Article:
Deteriorating memory confidence, responsibility perceptions and repeated checking: Comparisons in OCD and control samples
Repeated checking has been repeatedly associated with memory distrust. We sought to extend previous research using a computer-based checking task by incorporating a group of 15 individuals with OCD, and examining the effect of increased perceived responsibility. Participants were asked to repeatedly check a virtual stovetop, with half the participants also placed under a condition of high-perceived responsibility. Our observations replicated previous research showing that the act of repeatedly checking leads to reductions in memory vividness, detail and confidence, without accompanying reductions in memory accuracy. Furthermore, while a sense of increased personal responsibility had little effect on a student control sample, it led to a significant further deterioration in memory confidence in individuals with OCD. These results suggest that in people with OCD, normal reductions in memory confidence over repeated trials are exacerbated and intensified by inflated responsibility perceptions.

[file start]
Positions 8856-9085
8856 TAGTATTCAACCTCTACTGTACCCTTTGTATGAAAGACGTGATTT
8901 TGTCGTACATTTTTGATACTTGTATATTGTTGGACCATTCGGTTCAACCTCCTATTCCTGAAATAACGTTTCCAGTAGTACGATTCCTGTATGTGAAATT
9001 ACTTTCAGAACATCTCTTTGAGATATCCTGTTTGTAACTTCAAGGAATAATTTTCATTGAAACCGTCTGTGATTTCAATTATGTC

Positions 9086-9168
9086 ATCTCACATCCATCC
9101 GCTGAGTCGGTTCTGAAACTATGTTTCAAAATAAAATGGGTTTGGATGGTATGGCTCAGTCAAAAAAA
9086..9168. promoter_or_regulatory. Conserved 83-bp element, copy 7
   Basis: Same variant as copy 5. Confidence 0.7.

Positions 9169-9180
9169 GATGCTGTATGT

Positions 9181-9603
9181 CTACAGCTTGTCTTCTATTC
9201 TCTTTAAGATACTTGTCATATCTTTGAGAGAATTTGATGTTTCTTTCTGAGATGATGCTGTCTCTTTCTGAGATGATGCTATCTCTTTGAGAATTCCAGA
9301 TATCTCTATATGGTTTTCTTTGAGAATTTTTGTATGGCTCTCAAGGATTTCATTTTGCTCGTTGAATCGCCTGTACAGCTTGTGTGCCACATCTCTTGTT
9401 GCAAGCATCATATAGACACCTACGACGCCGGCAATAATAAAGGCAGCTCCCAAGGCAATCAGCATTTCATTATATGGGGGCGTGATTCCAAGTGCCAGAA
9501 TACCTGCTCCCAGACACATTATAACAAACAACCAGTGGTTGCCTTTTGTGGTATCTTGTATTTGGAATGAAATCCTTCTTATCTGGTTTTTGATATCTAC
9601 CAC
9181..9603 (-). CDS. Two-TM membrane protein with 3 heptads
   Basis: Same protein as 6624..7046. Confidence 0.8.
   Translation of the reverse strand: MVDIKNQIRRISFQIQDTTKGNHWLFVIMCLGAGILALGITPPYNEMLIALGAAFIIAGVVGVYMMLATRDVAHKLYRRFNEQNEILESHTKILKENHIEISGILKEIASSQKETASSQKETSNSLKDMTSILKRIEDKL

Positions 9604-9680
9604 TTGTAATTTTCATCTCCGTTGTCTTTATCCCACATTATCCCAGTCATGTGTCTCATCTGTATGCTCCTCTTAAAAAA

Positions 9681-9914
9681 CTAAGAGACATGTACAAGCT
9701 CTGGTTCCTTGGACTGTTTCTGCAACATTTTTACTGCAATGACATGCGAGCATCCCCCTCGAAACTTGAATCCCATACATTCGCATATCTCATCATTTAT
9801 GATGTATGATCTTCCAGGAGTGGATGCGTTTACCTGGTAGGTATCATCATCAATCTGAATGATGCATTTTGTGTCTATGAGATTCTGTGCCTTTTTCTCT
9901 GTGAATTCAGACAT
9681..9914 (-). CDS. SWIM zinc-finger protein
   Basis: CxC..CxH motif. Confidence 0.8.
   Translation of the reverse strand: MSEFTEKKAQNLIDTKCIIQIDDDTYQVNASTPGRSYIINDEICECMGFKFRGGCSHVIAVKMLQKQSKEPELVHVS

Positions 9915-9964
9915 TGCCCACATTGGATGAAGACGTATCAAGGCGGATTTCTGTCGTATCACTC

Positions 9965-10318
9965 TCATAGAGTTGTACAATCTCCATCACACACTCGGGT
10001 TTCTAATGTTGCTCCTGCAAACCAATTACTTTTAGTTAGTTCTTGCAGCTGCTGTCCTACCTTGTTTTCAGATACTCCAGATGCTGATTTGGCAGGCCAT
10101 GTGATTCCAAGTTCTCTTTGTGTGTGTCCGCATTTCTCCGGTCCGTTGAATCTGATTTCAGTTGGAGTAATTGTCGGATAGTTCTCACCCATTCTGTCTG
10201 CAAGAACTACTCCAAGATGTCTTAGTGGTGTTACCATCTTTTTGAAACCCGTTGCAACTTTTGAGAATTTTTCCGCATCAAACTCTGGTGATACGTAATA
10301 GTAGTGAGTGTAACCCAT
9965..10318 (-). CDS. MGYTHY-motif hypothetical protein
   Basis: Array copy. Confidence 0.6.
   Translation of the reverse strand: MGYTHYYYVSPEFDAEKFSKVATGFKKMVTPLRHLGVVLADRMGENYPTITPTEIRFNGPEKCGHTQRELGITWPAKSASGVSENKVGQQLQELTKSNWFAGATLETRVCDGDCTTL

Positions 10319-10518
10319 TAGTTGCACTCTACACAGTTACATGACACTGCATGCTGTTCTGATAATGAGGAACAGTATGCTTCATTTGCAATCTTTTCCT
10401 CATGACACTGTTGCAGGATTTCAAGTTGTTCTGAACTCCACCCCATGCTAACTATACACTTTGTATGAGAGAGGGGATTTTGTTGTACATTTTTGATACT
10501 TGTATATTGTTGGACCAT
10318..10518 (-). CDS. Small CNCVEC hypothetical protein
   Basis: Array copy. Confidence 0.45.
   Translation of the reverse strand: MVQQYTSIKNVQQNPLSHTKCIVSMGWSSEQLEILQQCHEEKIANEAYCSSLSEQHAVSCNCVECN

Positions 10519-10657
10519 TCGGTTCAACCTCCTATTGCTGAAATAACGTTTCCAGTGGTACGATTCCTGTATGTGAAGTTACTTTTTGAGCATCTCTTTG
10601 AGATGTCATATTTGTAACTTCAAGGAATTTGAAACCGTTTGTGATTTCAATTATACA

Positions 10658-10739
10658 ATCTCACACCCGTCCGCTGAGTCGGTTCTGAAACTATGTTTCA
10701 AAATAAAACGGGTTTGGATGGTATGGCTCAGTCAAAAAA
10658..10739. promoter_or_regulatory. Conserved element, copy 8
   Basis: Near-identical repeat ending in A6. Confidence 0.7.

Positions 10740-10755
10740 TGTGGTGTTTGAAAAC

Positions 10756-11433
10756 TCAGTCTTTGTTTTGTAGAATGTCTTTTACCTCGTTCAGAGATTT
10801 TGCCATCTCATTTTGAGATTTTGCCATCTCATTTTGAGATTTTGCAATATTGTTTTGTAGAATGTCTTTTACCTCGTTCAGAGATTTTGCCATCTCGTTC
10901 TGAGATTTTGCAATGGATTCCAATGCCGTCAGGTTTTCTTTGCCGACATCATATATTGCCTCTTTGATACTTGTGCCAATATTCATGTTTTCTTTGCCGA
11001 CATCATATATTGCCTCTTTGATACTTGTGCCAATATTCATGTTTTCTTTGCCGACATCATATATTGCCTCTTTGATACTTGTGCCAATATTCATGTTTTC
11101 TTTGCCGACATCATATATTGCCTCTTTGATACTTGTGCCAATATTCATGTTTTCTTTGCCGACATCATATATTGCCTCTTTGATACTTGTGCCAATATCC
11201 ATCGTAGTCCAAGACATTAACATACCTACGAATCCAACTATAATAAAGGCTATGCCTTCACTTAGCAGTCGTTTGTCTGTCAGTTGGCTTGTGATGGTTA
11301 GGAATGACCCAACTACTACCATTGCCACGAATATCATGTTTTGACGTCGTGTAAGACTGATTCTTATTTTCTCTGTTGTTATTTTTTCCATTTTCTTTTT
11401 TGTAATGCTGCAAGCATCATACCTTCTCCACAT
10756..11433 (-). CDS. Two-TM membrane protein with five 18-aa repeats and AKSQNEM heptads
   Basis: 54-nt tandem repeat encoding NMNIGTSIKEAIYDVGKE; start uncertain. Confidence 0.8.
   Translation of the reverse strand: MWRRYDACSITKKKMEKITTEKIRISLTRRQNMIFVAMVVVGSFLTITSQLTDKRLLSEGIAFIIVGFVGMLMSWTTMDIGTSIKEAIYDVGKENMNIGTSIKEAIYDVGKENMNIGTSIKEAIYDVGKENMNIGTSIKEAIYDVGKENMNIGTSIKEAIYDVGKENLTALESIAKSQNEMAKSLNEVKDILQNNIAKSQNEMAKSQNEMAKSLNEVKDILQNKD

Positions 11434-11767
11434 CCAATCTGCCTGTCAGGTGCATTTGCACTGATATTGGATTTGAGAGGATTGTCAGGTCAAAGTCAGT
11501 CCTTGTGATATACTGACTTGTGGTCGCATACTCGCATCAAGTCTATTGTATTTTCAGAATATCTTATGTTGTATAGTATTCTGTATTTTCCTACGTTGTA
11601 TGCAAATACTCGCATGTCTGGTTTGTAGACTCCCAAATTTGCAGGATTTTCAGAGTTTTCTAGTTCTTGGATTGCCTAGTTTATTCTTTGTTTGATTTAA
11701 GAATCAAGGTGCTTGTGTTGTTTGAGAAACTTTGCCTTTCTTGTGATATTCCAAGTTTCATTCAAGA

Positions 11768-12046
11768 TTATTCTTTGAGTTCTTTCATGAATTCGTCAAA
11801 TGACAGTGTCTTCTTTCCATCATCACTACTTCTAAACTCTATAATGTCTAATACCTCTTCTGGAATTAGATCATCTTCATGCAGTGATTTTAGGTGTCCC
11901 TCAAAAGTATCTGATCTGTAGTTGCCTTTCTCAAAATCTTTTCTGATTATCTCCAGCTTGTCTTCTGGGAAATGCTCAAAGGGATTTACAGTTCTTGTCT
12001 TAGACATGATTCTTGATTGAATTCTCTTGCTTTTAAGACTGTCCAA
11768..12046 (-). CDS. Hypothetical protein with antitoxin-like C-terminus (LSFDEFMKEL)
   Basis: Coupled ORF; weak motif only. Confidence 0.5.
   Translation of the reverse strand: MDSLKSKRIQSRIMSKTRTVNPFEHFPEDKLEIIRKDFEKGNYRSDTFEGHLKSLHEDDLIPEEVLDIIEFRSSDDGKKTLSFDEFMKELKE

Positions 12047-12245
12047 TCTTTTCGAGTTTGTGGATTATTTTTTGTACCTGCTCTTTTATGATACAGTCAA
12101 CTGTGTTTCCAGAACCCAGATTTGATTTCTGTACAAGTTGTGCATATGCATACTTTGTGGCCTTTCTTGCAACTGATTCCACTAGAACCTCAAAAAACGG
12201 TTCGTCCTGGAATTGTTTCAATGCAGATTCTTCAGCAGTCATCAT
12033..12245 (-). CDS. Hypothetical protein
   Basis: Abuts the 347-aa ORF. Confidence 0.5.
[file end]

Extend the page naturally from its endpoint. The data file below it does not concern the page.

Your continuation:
Behaviour Research and Therapy